merge {base} | R Documentation |

Merge two data frames by common columns or row names, or do other versions of database “join” operations.

merge(x, y, ...) ## Default S3 method: merge(x, y, ...) ## S3 method for class 'data.frame': merge(x, y, by = intersect(names(x), names(y)), by.x = by, by.y = by, all = FALSE, all.x = all, all.y = all, sort = TRUE, suffixes = c(".x",".y"), ...)

`x, y` |
data frames, or objects to be coerced to one. |

`by, by.x, by.y` |
specifications of the common columns. See Details. |

`all` |
logical; `all = L` is shorthand for `all.x = L` and
`all.y = L` . |

`all.x` |
logical; if `TRUE` , then extra rows will be added to
the output, one for each row in `x` that has no matching row in
`y` . These rows will have `NA` s in those columns that are
usually filled with values from `y` . The default is
`FALSE` , so that only rows with data from both `x` and
`y` are included in the output. |

`all.y` |
logical; analogous to `all.x` above. |

`sort` |
logical. Should the results be sorted on the `by`
columns? |

`suffixes` |
character(2) specifying the suffixes to be used for
making non-`by` `names()` unique. |

`...` |
arguments to be passed to or from methods. |

By default the data frames are merged on the columns with names they
both have, but separate specifications of the columns can be given by
`by.x`

and `by.y`

. Columns can be specified by name, number
or by a logical vector: the name `"row.names"`

or the number
`0`

specifies the row names. The rows in the two data frames
that match on the specified columns are extracted, and joined
together. If there is more than one match, all possible matches
contribute one row each.

If `by`

or both `by.x`

and `by.y`

are of length 0 (a
length zero vector or `NULL`

), the result, `r`

, is the
“Cartesian product” of `x`

and `y`

, i.e.,
`dim(r) = c(nrow(x)*nrow(y), ncol(x) + ncol(y))`

.

If `all.x`

is true, all the non matching cases of `x`

are
appended to the result as well, with `NA`

filled in the
corresponding columns of `y`

; analogously for `all.y`

.

If the remaining columns in the data frames have any common names,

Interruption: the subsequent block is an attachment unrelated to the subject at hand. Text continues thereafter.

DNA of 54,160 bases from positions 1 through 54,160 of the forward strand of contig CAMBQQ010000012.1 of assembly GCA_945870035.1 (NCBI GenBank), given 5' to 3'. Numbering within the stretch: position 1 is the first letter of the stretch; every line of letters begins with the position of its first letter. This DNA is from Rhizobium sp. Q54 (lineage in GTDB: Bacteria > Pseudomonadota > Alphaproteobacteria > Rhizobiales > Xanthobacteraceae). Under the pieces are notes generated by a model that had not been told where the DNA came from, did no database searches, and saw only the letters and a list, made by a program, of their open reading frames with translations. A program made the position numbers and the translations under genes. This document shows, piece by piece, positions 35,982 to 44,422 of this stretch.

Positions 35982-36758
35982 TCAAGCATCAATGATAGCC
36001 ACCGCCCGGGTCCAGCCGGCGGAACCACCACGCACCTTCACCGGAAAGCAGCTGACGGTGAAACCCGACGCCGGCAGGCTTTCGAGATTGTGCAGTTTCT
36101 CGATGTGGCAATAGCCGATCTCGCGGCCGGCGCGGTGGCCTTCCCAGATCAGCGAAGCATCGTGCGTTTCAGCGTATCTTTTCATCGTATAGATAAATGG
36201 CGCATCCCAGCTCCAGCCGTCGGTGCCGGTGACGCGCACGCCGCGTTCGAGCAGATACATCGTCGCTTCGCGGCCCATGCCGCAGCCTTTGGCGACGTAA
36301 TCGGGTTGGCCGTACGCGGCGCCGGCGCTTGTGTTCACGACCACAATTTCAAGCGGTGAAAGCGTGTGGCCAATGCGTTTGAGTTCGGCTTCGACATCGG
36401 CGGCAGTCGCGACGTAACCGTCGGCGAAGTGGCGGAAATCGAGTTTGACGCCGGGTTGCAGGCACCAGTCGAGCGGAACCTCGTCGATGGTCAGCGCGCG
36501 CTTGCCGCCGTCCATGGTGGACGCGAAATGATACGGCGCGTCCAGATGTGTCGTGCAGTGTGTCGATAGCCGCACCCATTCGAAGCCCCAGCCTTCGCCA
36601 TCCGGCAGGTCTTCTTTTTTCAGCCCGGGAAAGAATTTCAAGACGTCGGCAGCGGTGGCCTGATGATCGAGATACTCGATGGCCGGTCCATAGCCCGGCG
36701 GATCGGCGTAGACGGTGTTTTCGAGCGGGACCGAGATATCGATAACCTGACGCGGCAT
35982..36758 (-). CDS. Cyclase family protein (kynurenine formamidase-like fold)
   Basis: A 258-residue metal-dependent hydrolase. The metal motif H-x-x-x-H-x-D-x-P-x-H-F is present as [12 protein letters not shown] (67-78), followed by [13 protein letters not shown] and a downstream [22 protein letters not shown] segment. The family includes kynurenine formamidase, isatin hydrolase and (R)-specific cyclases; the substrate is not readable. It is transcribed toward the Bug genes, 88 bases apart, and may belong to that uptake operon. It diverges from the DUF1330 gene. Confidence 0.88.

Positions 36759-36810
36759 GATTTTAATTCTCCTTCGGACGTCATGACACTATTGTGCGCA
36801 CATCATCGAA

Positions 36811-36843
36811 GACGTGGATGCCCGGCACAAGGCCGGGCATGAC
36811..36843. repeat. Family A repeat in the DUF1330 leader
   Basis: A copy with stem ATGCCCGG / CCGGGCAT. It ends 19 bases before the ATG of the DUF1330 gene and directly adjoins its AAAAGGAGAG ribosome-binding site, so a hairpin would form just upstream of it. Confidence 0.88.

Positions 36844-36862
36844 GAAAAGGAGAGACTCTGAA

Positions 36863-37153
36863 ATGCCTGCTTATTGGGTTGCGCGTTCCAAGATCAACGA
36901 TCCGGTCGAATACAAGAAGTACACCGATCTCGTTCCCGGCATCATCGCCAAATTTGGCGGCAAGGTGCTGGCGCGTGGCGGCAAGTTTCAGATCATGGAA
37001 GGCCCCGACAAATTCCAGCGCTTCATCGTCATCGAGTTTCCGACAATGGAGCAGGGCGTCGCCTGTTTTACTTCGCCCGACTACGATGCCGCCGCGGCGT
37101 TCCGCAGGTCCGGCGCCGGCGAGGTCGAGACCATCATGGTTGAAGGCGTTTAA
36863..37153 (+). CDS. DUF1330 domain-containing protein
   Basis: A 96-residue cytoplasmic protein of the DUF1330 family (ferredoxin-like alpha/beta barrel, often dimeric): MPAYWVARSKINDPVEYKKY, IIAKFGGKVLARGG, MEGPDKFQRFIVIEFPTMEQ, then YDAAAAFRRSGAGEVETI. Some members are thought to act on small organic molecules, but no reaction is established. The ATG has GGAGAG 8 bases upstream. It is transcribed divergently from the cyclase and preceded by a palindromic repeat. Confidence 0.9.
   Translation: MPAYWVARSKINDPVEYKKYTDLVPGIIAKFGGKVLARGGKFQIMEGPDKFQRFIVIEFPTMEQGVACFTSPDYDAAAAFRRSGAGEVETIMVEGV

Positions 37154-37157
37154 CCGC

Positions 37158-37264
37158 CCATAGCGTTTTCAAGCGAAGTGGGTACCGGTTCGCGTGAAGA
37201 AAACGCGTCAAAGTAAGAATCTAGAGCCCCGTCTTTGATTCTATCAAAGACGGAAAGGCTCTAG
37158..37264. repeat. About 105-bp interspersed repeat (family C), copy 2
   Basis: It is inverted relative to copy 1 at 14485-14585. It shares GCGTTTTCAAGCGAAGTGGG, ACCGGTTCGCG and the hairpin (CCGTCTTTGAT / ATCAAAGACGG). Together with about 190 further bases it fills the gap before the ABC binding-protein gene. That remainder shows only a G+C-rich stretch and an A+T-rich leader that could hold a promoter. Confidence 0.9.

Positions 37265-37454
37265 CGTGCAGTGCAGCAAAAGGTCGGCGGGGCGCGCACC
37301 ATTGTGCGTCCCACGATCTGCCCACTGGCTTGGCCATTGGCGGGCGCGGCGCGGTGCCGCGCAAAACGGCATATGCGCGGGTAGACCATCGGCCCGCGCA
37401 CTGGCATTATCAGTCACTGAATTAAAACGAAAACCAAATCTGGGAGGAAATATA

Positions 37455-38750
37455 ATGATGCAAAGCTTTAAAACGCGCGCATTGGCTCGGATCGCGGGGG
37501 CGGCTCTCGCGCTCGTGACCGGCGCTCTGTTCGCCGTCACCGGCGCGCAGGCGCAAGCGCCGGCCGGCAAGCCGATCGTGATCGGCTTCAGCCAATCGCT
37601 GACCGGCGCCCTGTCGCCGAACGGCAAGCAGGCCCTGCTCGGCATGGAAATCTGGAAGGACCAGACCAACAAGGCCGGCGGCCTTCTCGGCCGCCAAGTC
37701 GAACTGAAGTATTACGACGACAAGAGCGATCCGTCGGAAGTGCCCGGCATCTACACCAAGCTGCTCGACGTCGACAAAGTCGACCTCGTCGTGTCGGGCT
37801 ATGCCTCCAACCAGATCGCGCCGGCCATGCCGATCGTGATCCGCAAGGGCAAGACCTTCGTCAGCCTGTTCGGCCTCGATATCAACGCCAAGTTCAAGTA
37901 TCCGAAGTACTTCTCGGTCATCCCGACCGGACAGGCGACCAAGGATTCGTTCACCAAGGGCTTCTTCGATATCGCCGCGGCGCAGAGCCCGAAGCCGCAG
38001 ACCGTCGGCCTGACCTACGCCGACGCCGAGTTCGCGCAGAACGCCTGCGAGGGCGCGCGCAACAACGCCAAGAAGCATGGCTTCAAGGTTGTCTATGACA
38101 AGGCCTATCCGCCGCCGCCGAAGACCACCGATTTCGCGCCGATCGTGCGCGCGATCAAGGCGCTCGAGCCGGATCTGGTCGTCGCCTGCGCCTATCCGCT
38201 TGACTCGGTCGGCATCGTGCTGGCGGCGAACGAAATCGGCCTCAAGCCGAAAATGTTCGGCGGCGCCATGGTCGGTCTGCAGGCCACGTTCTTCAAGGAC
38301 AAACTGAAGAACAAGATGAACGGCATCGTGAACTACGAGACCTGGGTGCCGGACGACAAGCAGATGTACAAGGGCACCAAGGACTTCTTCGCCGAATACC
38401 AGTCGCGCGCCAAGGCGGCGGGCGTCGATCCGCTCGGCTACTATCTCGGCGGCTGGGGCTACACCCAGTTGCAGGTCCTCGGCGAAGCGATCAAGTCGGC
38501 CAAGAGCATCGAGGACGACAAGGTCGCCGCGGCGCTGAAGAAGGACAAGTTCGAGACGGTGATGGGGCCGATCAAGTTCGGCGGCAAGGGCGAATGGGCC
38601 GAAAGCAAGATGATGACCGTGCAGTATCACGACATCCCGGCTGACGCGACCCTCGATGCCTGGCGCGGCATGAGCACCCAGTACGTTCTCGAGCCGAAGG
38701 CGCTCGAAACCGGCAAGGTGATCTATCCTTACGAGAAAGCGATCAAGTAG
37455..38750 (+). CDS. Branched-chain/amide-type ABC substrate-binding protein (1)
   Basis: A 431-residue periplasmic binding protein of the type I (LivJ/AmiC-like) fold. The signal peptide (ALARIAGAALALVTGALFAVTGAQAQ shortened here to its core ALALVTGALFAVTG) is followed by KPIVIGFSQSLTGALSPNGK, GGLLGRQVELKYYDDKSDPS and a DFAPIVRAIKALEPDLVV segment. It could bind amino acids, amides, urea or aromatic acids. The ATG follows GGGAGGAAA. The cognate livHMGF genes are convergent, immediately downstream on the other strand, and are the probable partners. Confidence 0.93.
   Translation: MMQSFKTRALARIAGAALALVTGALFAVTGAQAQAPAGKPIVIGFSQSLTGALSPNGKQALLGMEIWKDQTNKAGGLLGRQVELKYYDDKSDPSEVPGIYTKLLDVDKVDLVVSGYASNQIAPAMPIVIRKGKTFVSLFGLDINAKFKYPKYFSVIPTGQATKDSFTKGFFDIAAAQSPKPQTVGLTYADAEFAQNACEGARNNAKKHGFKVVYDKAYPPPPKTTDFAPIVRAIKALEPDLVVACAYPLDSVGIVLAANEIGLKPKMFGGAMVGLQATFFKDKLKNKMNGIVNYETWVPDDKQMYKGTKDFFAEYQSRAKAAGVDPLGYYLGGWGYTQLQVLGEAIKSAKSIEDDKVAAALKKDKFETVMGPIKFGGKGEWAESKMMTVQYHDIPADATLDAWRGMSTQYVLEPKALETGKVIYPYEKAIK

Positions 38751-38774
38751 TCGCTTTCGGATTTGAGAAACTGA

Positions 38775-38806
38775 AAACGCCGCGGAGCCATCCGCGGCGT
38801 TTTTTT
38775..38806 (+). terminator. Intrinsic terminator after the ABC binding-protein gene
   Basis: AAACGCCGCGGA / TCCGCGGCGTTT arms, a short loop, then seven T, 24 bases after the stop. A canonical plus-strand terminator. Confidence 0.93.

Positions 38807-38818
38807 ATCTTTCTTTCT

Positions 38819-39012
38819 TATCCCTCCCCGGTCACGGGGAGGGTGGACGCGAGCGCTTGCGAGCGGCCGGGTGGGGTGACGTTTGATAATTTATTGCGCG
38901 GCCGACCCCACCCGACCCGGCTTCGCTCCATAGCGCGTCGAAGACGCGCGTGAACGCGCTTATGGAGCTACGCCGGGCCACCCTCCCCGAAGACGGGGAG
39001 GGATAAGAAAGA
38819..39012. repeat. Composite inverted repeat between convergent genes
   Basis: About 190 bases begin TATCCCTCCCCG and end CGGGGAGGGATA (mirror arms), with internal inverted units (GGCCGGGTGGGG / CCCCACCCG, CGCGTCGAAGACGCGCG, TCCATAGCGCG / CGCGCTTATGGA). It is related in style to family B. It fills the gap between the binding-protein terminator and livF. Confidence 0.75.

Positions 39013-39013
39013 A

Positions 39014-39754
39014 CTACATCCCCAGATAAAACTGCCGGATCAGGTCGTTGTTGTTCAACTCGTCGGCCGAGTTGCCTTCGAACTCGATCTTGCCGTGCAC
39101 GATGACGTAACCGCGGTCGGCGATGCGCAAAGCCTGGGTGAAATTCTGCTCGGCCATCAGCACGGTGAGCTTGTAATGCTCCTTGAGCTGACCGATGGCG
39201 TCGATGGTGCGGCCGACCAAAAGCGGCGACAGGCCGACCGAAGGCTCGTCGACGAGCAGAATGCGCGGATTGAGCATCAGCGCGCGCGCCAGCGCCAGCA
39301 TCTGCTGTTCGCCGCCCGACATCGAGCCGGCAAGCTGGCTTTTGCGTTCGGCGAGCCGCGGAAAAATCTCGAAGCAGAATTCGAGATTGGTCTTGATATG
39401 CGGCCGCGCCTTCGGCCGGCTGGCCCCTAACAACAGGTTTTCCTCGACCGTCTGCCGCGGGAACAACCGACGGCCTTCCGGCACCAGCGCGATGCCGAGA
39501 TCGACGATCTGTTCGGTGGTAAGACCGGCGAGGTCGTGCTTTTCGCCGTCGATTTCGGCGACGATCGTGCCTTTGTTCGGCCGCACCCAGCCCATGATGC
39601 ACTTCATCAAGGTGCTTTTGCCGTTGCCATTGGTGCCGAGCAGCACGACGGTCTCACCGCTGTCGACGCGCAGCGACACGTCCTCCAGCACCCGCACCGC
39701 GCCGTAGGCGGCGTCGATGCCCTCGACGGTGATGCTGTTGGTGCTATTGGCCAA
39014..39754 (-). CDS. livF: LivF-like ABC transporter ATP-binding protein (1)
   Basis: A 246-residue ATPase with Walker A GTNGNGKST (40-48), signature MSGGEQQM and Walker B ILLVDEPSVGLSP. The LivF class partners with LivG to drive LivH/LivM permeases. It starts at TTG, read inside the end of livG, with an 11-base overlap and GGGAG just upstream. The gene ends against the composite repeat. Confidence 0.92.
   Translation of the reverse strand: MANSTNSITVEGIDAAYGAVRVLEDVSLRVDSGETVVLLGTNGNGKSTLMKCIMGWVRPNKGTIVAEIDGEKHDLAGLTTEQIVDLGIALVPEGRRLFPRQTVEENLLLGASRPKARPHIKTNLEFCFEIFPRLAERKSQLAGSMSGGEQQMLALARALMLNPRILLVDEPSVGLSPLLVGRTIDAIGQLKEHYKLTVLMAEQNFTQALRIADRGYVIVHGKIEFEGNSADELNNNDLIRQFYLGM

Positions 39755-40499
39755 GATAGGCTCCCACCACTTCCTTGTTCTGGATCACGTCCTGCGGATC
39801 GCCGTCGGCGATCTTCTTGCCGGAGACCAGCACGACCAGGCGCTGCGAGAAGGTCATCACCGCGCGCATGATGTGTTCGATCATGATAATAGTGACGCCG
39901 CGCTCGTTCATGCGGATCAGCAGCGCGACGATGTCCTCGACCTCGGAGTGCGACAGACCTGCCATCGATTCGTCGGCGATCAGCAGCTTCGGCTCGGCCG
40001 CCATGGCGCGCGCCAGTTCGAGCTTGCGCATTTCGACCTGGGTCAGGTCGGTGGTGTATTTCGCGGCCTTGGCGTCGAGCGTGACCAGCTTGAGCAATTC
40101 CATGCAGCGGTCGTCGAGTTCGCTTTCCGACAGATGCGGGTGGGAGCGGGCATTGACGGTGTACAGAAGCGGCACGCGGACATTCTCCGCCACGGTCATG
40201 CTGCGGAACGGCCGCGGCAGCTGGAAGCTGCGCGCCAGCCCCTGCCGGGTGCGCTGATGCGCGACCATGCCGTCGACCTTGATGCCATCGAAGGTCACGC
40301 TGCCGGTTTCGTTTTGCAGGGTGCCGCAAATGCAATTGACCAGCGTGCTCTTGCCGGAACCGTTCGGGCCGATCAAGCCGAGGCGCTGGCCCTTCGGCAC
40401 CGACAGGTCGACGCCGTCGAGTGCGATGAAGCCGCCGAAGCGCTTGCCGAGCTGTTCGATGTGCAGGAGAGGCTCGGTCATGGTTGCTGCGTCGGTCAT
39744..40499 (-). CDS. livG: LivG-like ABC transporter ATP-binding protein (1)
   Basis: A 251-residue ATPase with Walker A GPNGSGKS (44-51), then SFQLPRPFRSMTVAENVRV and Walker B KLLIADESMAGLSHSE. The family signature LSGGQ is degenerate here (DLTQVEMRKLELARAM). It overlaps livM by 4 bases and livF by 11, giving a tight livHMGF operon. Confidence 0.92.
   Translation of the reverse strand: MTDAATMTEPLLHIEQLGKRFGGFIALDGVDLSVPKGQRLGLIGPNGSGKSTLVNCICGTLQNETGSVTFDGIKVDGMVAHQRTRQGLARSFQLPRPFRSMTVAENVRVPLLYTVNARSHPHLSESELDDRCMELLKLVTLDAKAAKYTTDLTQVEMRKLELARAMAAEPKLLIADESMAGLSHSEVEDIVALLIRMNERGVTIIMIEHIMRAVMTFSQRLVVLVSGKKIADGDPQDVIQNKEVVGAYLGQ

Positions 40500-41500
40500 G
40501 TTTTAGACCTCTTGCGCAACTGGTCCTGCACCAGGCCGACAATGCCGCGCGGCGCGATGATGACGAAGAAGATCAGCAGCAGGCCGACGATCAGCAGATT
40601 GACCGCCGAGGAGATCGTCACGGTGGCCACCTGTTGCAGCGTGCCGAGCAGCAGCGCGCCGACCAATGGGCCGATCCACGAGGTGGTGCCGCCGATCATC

these have `suffixes`

(`".x"`

and `".y"`

by default)
appended to make the names of the result unique.

Prior to **R** 2.4.0 the complexity was proportional to the product of
the numbers of rows of `x`

and `y`

. As from **R** 2.4.0 it is
proportional to the length of the answer, which can be much less if
there are few matches (for example, only 1–1 matches).

A data frame. The rows are by default lexicographically sorted on the
common columns, but for `sort = FALSE`

are in an unspecified order.
The columns are the common columns followed by the
remaining columns in `x`

and then those in `y`

. If the
matching involved row names, an extra character column called
`Row.names`

is added at the left, and in all cases the result has
‘automatic’ row names.

## use character columns of names to get sensible sort order authors <- data.frame( surname = I(c("Tukey", "Venables", "Tierney", "Ripley", "McNeil")), nationality = c("US", "Australia", "US", "UK", "Australia"), deceased = c("yes", rep("no", 4))) books <- data.frame( name = I(c("Tukey", "Venables", "Tierney", "Ripley", "Ripley", "McNeil", "R Core")), title = c("Exploratory Data Analysis", "Modern Applied Statistics ...", "LISP-STAT", "Spatial Statistics", "Stochastic Simulation", "Interactive Data Analysis", "An Introduction to R"), other.author = c(NA, "Ripley", NA, NA, NA, NA, "Venables & Smith")) (m1 <- merge(authors, books, by.x = "surname", by.y = "name")) (m2 <- merge(books, authors, by.x = "name", by.y = "surname")) stopifnot(as.character(m1[,1]) == as.character(m2[,1]), all.equal(m1[, -1], m2[, -1][ names(m1)[-1] ]), dim(merge(m1, m2, by = integer(0))) == c(36, 10)) ## "R core" is missing from authors and appears only here : merge(authors, books, by.x = "surname", by.y = "name", all = TRUE)

[Package *base* version 2.5.0 Index]